• Serenaded on the Job: Staff writer Scott Baldauf first heard about the UN program to polish the business skills of Indonesian women who are tsunami survivors at a press conference. A few days later he followed up with a visit to their classroom in Banda Aceh (page 4). "It turned out to be the first day of class and they seemed excited to have 'the media' - me - in attendance. I don't know if they do such things every day, but about half way through the afternoon the teacher announced, 'let's take a break and sing to our guest.' "
At that point, the women stood and unabashedly sang two or three folk songs to Scott, who was surprised and a little embarrassed to suddenly be the center of attention. "It's not what I'm used to when I'm in an Islamic culture. Most of my reporting experience has been in Pakistan and Afghanistan, where music is considered un-Islamic because it takes your mind off of God," he says. "But their voices were lovely. A gal close to me was harmonizing. Clearly, this was not unusual for them. It felt as normal as entering a Southern Baptist church, where singing is part of the tradition."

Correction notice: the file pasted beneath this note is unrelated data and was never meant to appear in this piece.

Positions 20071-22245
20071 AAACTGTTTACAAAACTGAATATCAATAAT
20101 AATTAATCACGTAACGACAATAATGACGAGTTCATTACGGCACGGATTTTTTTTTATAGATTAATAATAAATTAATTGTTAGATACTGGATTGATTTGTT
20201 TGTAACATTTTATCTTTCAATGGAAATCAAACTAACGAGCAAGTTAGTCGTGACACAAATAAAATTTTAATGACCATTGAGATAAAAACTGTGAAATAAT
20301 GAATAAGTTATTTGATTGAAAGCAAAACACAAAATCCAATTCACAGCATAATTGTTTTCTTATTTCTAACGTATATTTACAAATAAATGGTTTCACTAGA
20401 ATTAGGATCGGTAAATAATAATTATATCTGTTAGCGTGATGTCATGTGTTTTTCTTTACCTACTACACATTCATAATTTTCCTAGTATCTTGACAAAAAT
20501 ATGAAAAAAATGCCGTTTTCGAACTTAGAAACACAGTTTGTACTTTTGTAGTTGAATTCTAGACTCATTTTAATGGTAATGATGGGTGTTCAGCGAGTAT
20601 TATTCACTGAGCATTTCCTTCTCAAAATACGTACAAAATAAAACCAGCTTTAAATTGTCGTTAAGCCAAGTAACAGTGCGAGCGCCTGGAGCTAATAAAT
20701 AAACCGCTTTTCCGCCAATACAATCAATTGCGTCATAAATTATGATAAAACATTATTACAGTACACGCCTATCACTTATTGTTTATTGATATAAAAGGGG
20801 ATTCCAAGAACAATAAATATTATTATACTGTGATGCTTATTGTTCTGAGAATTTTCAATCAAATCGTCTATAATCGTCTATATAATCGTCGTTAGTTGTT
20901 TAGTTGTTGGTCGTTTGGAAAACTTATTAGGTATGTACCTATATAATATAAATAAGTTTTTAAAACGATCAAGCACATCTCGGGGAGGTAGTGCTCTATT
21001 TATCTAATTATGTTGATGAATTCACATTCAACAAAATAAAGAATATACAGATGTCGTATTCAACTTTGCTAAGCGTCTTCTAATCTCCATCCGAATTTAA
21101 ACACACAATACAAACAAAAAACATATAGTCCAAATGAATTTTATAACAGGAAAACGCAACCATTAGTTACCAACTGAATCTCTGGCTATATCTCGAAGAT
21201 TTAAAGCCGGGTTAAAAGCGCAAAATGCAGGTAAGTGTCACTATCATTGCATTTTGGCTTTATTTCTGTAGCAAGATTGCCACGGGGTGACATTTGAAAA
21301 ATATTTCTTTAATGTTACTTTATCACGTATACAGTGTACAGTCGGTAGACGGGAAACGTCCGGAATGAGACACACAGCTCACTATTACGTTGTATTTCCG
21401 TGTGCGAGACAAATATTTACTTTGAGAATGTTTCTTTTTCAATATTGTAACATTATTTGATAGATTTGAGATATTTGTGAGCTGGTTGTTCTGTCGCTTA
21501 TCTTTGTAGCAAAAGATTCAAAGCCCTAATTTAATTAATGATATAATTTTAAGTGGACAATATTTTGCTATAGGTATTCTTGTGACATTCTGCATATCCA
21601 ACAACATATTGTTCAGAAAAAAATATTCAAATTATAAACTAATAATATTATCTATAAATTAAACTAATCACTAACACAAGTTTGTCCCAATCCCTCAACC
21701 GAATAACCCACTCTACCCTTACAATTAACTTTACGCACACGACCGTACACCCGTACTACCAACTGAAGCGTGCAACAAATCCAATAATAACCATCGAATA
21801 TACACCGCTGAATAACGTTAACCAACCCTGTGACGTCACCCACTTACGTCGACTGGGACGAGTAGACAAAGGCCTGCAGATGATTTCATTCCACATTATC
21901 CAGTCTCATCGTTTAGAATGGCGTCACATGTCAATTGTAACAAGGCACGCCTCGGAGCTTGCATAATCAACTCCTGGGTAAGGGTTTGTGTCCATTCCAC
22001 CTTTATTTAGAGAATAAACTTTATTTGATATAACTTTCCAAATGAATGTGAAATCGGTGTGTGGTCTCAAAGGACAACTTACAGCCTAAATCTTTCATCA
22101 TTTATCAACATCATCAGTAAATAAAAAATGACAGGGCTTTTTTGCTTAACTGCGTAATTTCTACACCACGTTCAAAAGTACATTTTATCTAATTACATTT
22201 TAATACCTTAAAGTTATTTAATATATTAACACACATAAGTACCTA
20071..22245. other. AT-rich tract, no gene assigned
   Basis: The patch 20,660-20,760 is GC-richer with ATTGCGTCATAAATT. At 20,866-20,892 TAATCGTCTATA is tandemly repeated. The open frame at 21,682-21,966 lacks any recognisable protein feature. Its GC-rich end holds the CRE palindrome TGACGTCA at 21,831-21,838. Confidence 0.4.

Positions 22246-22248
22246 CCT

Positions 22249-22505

He adds, "It is the first time I've ever been sung to while reporting a story."
David Clark Scott